Releasing new coal exploration licenses now is wrong. It is also wrong that federal Environment Minister Sussan Ley approved four new mega coal projects in NSW last month alone, despite a Federal Court ruling that she has a duty of care to protect young people from the climate crisis.

Andrew ‘Twiggy’ Forrest, a famous mining magnate himself, brought it to the point in his recent Boyer Lecture ‘Confessions of a Carbon Emitter’: “There’s enough pollution-free, renewable energy out there to power humanity for the entire Anthropocene. The Anthropocene is the age of humans. But unlike other geological eras, the markers of our age won’t be Tyrannosaurus teeth or asteroid craters, they’ll be giant landfills of single-swig, plastic water bottles – fossils the moment they were made. We have no idea how long the Anthropocene will last. But if we don’t stop warming our planet – it will be geological history’s shortest era.”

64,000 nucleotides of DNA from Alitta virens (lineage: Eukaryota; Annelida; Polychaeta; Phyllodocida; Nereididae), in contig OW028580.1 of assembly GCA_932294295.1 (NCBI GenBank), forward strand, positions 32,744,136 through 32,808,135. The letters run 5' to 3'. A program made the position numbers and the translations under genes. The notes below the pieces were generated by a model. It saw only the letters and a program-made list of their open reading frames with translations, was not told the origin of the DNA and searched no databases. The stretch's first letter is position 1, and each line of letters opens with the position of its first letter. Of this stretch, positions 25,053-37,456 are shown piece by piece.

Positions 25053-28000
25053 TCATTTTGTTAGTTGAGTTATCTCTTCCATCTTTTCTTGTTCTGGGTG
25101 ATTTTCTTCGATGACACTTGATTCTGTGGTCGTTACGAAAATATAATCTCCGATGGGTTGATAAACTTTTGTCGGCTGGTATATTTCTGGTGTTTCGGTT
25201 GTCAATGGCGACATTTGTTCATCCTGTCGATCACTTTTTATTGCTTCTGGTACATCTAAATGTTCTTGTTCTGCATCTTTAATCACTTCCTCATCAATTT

Let’s stop these coal mines in our own weekend playground before they even begin. Several environmental groups, such as The Wilderness Society or the Rylstone Region Coal Free Community, have petitions you can sign. Even better, call or write to your state MP and the responsible ministers, Rob Stokes, Paul Toole and Matt Kean.

Maybe one day, in a rocking chair, we can tell our grandchildren how we once helped save the world, watching them play with their dinosaur toys.